Who knows, perhaps the arbitrary manufacturer can tool the kit in such away that the frontage model is, in itself, modular allowing one to make adjustments based on space limitations. Just a thought...

Nice station by the way!

CNJ999
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Re: Dream models that you hope will be manufactured

Post by CNJ999 » Tue Dec 06, 2011 2:04 pm

Kyle, the 42nd Street face of Grand Central Terminal, that which is most familiar to hobbyists, railfans and the public and which is a single uninterrupted mass, is just short of 500' wide. This scales out to more than five and one-half actual feet in width in HO! Even with selective compression taken to an extreme, yet without totally loosing the overall appearance of this massive building, it would surely still leave such a model well over three feet long, even if it were just an inch or so deep.

Being one of the greatest railway stations on the planet, even as a background HO flat it would be too overwhelming and appear totally out of context on anything short of a truly huge layout and necessarily would need to be backed by a vast and towering city scene of some sort to be in context. I'd venture that the investment required in creating the commercial tooling for such a highly detailed, complex and large model would undoubtedly place it beyond the affordability of 99.9% of hobbyists today, even as a flat.

CNJ999

dogsboss
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Re: Dream models that you hope will be manufactured

Post by dogsboss » Wed Dec 07, 2011 12:58 pm

New Haven Electrics, All or any EP-, EF,- Or EY,- Models except the GE Products, in plastic or resin; i.e. reasonably priced. Esp EP-2, -3, -4, EF-1, -3. would be very nice!
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Earle Baldwin
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Re: Dream models that you hope will be manufactured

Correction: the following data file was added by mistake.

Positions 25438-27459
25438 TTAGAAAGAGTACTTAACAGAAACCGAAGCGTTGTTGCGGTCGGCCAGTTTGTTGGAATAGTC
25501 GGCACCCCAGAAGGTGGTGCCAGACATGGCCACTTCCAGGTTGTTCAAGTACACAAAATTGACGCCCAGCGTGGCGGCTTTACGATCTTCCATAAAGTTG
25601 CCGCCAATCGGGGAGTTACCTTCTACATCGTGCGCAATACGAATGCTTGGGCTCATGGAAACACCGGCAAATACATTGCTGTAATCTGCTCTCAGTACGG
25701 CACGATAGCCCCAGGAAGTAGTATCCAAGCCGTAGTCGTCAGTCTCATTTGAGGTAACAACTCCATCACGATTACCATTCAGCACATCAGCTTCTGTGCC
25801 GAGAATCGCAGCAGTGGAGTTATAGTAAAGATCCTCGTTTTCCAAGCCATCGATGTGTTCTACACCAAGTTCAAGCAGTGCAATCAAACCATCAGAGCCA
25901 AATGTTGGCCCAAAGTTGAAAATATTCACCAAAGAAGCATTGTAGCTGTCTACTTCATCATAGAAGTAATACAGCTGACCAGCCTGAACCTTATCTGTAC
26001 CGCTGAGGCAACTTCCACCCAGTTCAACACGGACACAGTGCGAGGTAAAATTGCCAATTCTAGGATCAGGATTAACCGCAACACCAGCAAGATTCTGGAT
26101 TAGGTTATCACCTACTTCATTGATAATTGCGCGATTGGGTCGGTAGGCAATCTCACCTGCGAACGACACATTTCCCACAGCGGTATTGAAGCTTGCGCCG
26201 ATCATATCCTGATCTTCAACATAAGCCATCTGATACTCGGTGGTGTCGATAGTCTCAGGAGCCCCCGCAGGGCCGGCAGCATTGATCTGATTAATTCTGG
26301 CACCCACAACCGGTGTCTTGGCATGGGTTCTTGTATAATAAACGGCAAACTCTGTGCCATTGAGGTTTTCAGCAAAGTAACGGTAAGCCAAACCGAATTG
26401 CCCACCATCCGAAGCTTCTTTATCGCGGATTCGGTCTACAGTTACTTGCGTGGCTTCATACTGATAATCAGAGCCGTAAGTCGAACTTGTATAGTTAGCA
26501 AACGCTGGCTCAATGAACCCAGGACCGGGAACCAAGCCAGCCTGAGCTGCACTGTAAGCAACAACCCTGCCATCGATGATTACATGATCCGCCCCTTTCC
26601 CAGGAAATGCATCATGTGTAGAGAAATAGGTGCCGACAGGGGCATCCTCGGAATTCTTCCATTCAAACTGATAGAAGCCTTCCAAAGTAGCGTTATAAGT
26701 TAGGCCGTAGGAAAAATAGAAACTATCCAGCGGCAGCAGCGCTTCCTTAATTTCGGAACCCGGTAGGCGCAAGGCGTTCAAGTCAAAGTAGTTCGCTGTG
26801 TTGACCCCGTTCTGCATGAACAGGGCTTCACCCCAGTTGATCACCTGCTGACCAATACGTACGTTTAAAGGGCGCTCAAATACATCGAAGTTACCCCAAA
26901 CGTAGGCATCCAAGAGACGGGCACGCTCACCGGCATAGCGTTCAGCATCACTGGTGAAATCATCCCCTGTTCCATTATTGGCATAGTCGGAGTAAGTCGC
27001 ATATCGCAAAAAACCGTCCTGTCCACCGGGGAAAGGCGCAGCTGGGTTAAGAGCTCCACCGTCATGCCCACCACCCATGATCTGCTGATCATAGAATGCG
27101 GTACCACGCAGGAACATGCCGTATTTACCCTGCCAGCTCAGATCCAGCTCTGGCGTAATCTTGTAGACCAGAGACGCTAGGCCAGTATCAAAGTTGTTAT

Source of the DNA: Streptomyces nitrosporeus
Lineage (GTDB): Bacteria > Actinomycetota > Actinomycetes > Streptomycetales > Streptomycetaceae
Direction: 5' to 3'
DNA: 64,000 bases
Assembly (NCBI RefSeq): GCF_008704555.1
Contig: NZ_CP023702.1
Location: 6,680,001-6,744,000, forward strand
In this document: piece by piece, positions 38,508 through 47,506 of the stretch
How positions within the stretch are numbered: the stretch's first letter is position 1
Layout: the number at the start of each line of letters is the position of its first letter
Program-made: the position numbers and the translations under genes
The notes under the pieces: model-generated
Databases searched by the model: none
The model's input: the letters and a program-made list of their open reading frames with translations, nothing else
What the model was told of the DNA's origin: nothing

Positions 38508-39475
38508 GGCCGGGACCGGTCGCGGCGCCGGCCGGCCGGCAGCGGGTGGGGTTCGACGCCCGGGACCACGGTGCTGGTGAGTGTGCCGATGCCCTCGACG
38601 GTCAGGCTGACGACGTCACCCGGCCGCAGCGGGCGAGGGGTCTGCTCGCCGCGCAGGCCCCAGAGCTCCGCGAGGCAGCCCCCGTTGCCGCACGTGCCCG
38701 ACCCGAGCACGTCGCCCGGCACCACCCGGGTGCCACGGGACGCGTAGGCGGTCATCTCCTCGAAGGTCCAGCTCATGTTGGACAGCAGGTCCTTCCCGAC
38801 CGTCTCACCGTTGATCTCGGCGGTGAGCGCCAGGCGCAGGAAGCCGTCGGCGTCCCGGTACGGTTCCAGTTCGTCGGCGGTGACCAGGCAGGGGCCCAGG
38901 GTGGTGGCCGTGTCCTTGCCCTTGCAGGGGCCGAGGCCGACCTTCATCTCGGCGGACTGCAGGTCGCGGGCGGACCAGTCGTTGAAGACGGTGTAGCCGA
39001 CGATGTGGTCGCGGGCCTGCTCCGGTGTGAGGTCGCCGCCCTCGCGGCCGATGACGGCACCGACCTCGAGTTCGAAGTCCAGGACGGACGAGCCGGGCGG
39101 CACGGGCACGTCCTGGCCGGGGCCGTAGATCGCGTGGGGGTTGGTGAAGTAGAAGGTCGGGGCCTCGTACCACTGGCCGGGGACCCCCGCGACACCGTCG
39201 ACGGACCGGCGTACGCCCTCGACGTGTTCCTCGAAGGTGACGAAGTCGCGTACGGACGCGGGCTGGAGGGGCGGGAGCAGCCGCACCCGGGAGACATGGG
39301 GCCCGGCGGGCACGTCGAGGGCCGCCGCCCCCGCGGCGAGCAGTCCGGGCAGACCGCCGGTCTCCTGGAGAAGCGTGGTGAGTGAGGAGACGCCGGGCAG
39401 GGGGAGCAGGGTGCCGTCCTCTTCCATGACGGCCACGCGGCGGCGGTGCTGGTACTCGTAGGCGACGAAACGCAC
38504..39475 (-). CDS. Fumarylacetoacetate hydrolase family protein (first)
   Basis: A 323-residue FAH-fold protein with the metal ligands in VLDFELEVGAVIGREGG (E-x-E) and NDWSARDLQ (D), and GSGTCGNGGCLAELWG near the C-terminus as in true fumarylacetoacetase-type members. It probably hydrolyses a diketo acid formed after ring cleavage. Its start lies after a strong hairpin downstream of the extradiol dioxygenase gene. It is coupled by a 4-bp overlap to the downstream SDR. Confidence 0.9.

Post by Earle Baldwin » Thu Dec 08, 2011 6:58 pm


jaystreetcrr
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Re: Dream models that you hope will be manufactured

Post by jaystreetcrr » Thu Dec 08, 2011 8:21 pm

Hey Desertdweller and CNJ999...nice work with big stations! It's something most of us can't justify or squeeze into our layouts. Good use of selective compression and kitbashing.
I lived in Denver for a while and many times looked across the South Platte at the station. You really nailed it!
I was just in Manhattan checking out the Murray Hill tunnel in Park Ave. south of Grand Central. It was built for the New York and Harlem when trains still went further south and was later used as a trolley tunnel. I'm fantasizing about doing a trolley tunnel module so I'll take one of those Grand Central models in N scale, please.
Seriously, it's hard to imagine anyone making a scale model of this, and in "real life" there's no train tracks in sight of the south-facing facade unless you're doing early 20th century century traction modeling...but...I wonder if there would be a market for paper backdrop models of this and other iconic railroad facades, or software that could size, compress, print, etc. such paper backdrop models. Grand Central, old Penn Station, the CNJ and Lackawanna ferry terminals...all the great stations of the world!

Desertdweller
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Re: Dream models that you hope will be manufactured

Post by Desertdweller » Thu Dec 08, 2011 8:41 pm

Jay,

Thanks! I designed the Union Station portion of the railroad from the perspective of someone standing in the South Platte River. The combined main lines follow the edge of the "river" (the layout front edge). Behind that are the platform tracks for the abandoned Denver and Salt Lake station, then the platform tracks for DUS proper.

Behind the station are buildings and flats and pictures representing "Lo-Do" (Lower Down Town in Denverese). I also modeled Cherry Creek before it became a concrete-sided storm channel.

I wanted a model railroad that would showcase most of my favorite railroads. I also wanted to model heavy passenger operations without having to model the NEC or Chicago. Next choice was Kansas City, but I can drive to Denver and back in a day, and have memories of taking trains in and out of Denver.

Les